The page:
Our BOSS program gives opportunities for single Soldiers to form friendships with others outside of their unit, whether it’s meeting for the first time at a volunteer event, studying for the promotion board at the BOSS Study Nights or giving each other the confidence to jump out of a plane while skydiving.

Our BOSS program gives Soldiers the chance for their voices to be heard when it comes to planning BOSS events, quality-of-life concerns or if they just need a battle buddy to guide them in the right direction with an issue. At the beginning of April, we began to hold our BOSS teleconference every Monday. During this time, BOSS representatives have planned our virtual competitions and weekly workouts to stay connected.

The JRTC and Fort Polk BOSS program runs througho June 30. Our BOSS Strong competition consists of teams from each unit doing a daily workout to earn points and a chance to win a trophy for their accomplishment. BOSS Strong will give each Soldier a chance to bond with others by staying motivated and healthy.

Staff Sgt. Jake R. Reyes

“This is my Squad” is having a sense of ownership and commitment to a group of Soldiers appointed under my responsibility. Maintaining a healthy relationship with my squad will build a cohesive team through trust.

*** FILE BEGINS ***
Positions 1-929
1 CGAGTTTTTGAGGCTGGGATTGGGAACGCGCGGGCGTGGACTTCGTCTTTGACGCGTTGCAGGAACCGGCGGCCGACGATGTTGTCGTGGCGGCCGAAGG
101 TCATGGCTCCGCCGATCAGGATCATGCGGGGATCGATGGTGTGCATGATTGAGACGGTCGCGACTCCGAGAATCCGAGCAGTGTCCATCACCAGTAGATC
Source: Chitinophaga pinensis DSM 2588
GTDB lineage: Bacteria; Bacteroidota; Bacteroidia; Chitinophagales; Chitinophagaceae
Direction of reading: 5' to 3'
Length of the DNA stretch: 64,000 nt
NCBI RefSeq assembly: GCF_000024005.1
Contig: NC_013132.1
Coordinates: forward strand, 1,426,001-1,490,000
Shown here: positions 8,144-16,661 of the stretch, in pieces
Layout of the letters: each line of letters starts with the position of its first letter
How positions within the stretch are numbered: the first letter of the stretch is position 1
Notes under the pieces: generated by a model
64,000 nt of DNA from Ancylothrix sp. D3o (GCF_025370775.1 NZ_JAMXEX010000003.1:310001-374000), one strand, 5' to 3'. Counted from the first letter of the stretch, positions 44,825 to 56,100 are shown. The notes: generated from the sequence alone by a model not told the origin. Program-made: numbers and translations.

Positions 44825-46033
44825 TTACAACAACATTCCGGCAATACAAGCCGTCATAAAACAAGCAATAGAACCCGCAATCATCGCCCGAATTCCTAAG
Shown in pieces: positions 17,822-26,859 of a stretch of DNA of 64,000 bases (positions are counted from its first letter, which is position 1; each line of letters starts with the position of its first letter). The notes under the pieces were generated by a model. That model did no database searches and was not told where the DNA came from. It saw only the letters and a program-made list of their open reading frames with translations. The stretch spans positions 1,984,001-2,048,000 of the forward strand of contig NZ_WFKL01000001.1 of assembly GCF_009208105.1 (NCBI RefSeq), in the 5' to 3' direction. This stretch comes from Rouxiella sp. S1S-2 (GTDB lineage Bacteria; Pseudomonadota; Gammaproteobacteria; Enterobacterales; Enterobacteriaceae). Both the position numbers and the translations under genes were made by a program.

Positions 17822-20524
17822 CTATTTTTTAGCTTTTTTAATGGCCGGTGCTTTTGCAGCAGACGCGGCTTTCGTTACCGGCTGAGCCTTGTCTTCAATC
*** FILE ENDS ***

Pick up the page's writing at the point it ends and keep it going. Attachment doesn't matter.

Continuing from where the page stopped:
As a leader, I set the standard to influence my Soldiers, wanting them to be able to say that I’m the type of leader that they desire to be when they are finally in my position. To maintain my squad’s mission effectiveness during the COVID-19 pandemic, we’ve conducted training via video teleconference calls, face-to-face interactions and homework assignments on Warrior tasks and drills. To ensure that my squad is maintaining physical fitness, we have adapted to the physical training restrictions by designing a physical training plan focused on individual weaknesses and utilized handmade equipment for our success on the new Army Combat Fitness Test.

Staff Sgt. Elin Garcia

My name is Staff Sgt. Elin Garcia. I serve as the flight operations platoon sergeant for 1st Battalion, 5th Aviation Regiment here at the JRTC. My platoon’s mission is to coordinate the launch and recovery of life-saving MEDEVAC missions in support of rotational units, Fort Polk tenant units and our local community. I lead seven Soldiers who are also aviation operations specialists (15Ps). “This is my Squad” is engaged leadership; I have to ensure that my Soldiers are successful, morale remains high and fitness is continually improved.

While the COVID-19 pandemic has been challenging, it has given us an opportunity to try different battle rhythms and virtual training techniques. We have been able to stay technically proficient while manning flight operations for our battalion, 24 hours a day, in spite of COVID-19.

I modified our duty cycle to provide minimal manning but maximum support for the mission. Additionally, we have incorporated the Facetime application to aid in communications when we conduct our daily sync.